Two high schools ban plays featuring homosexual themes

Two high schools have barred students from performing plays about teen homosexuality on school grounds, deeming the content and language of the scripts “inappropriate” for a student audience.

Granby High School in Norfolk, Va., and Sleepy Hollow High School in Sleepy Hollow, N.Y., have acted on administrative concerns that the student-produced plays were in conflict with school policies, forcing students at both schools to seek outside venues in which to stage their performances. Although Sleepy Hollow students were allowed to perform an edited version of their play after they had already performed it in an off-campus location, the Granby play is currently being presented at a local theater and is not likely to be invited back to campus, officials say.

Granby theater teacher Bruce Hanson said while he appreciated the school’s careful consideration of the play, he felt “disappointed” that the school board ruled against allowing the performance of a homosexual theme in the original musical “Pet Sounds.”

“For a while it looked like it wasn’t going to be an issue,” Hanson said. “But when you’re living in the Bible belt, it’s difficult to be surprised.”

The musical was developed by the students under Hanson’s direction and is based on the students’ personal experiences. The performance centers on a character named Nigel who questions his sexuality and is subsequently “outed” by a fellow student, Hanson said. The musical also includes an insinuation of a kiss between two male performers.

Mike Spencer, the Norfolk School District’s chief operations officer, said the district consulted with curriculum specialists and legal counsel to ensure that the school was not infringing on the students’ free speech rights by refusing them access to the school performance space. Spencer said the musical’s references to sexuality and race “may not be appropriate for an audience in a public school setting.”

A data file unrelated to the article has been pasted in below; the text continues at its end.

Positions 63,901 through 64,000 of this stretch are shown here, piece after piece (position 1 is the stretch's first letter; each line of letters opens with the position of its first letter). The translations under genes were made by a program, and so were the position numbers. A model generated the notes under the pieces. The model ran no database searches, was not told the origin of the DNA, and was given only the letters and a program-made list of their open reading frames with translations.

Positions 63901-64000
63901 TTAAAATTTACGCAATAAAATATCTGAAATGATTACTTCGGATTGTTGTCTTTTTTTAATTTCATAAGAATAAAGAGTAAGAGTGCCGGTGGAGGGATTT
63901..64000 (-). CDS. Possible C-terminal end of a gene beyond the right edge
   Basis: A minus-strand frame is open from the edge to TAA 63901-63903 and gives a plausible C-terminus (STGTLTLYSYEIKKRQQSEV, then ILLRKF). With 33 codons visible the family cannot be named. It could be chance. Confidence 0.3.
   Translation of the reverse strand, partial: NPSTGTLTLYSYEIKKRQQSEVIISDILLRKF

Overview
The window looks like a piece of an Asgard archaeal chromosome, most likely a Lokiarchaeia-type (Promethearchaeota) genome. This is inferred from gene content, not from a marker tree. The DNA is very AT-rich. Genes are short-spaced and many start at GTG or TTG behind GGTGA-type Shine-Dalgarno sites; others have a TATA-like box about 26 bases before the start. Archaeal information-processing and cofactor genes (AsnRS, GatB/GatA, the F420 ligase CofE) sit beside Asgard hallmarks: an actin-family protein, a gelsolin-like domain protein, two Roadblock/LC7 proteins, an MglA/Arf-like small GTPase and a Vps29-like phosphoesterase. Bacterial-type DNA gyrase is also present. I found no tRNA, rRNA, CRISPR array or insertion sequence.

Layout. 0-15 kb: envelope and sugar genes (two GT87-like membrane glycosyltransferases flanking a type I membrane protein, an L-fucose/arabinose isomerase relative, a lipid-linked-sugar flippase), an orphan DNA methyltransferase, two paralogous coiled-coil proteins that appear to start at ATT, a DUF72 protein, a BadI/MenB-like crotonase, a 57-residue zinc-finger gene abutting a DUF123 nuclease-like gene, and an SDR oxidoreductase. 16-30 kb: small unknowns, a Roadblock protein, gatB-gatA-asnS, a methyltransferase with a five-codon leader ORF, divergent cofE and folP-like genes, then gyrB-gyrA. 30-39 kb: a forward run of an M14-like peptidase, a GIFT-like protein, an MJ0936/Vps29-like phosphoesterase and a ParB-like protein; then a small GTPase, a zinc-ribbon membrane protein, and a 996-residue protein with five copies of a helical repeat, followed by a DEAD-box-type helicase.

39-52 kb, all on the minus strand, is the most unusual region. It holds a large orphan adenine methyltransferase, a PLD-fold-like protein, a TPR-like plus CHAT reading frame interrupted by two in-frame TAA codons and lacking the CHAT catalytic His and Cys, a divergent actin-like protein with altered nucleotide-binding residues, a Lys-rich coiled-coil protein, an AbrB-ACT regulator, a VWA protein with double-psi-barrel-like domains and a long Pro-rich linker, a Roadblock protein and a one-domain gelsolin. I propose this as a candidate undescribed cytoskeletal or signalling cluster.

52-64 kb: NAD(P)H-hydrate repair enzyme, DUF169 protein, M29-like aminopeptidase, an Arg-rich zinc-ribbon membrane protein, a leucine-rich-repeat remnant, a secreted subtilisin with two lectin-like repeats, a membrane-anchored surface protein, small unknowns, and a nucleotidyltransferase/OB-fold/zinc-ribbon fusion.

Adam Pidirotto, 15, who stars as the lead character in the play, said although he appreciates his school’s efforts to protect him and his peers from the backlash of critics, he does not think the content of the play is objectionable because it has already been “sugar-coated.”

“It’s presented in an innocent, coming-of-age way,” he said. “It’s not racy.”

While Pidirotto said he wishes he could have performed to a school audience, he said he was grateful that Granby did not issue a full-scale crackdown on the play, as the school still allowed them to use campus facilities for rehearsals and use the school’s stage props for their off-campus performance.

The premiere of “Pet Sounds” at a local theater June 8 was sold out and the musical has been receiving a warm response from the community, students said. Weekend performances at the theater will run through June 23.

For the Sleepy Hollow High School administration, the primary concern with the student production of “The Laramie Project” — a play based on the reaction to the 1998 murder of 19-year-old gay man Matthew Shepard — was its use of profanity.

Student members of the school’s Gay-Straight Alliance, a student organization, who pushed for its production at school, received notice from the administration that the expletives in the script violated the protocol for a school-sponsored event. Students were permitted to perform the play after they edited out the expletives.

Carol Conklin, principal of Sleepy Hollow High School, said it was “purely language” that made the play objectionable. She said the school would “certainly not be embarrassed” to allow the performance of the play without the profanity.

Although Conklin said she does not think the play’s overall content was changed by “small modifications,” a student involved in the production told The New York Times that the student performers were concerned about maintaining the integrity of the play’s message.

The unedited version of The Laramie Project was performed at a local theater May 23, although students were asked to indicate that the show was unaffiliated with the school.

On June 7 and June 9, the edited version of the play was performed in the evening at the school district’s elementary school because the high school auditorium is under construction.

By Judy Wang, SPLC staff writer